Mother still waiting for coronial inquest into son's death

Life Matters Suicide Prevention Trust chairwoman Corinda Taylor sits in the new Hope Centre which...
Life Matters Suicide Prevention Trust chairwoman Corinda Taylor sits in the new Hope Centre. PHOTO: LINDA ROBERTSON

A Dunedin mother whose son killed himself six years ago says she is still waiting for a coroner's inquest into his death.

Corinda Taylor founded the Life Matters Suicide Prevention Trust to help families who had lost a relative to suicide.

She took her son's case to the Health and Disability Commissioner who found fault with his care but the Southern District Health Board said they had done everything the commissioner asked.

But Ms Taylor disputes this has happened.

Ms Taylor has been told there would be an inquest, but she only received correspondence this month.

"We had a pre-inquest meeting with the coroner on the 13th of December last year, this is the first correspondence from the coroner and that was dated the 4th of March," she said.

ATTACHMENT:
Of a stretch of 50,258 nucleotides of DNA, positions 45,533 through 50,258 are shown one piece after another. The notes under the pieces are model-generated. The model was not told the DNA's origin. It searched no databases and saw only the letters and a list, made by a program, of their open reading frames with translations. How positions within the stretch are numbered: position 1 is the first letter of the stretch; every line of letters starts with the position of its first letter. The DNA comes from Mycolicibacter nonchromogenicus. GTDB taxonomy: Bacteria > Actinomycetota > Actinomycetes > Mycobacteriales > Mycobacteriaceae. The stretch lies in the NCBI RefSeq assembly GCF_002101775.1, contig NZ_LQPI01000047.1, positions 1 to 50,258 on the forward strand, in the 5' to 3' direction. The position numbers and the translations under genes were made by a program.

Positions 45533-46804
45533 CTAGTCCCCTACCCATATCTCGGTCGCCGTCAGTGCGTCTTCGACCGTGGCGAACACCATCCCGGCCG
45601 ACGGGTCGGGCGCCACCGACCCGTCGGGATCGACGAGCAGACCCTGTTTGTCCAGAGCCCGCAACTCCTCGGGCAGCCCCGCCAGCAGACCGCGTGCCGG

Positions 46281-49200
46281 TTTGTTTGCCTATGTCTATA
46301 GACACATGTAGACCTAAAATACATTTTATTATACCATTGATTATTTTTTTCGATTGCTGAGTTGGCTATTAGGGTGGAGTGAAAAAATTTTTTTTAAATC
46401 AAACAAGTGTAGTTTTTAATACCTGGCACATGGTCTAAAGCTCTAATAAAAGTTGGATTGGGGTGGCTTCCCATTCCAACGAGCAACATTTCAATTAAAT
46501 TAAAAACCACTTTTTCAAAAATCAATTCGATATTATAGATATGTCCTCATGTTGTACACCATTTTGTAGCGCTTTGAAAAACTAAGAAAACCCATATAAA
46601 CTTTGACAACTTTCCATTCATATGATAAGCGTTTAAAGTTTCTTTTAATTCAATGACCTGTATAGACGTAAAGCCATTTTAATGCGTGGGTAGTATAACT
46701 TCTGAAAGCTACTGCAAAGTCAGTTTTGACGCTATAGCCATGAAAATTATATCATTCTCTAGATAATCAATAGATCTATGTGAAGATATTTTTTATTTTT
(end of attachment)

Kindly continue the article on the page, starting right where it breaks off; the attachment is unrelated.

She said both the pre-inquest meeting and correspondence was hard to interpret.

"We had to have lawyers, otherwise we would have been totally out of our depth.

"That just shows the unfairness on families having to face this in the aftermath, without lawyers you can't present your case in the best way possible."

She said with constant delays her family had to pay astronomical legal fees.

There was also a case pending with the Human Rights Review Tribunal, but it had been agreed between parties involved the inquest would go first.

Ms Taylor and her family marked the sixth year anniversary of her son Ross on Friday.

"This legal process is barrier to moving on forward and enjoying life, which we are unable to do at the moment," she said.

She said the system needed to change to give families more support to prevent this happening.

Need help?

Healthline: 0800 611 116
Lifeline Aotearoa: 0800 543 354
Suicide Crisis Helpline: 0508 828 865 (0508 TAUTOKO)
Samaritans: 0800 726 666
Alcohol Drug Helpline: 0800 787 797
General mental health inquiries: 0800 44 33 66
The Depression Helpline: 0800 111 757

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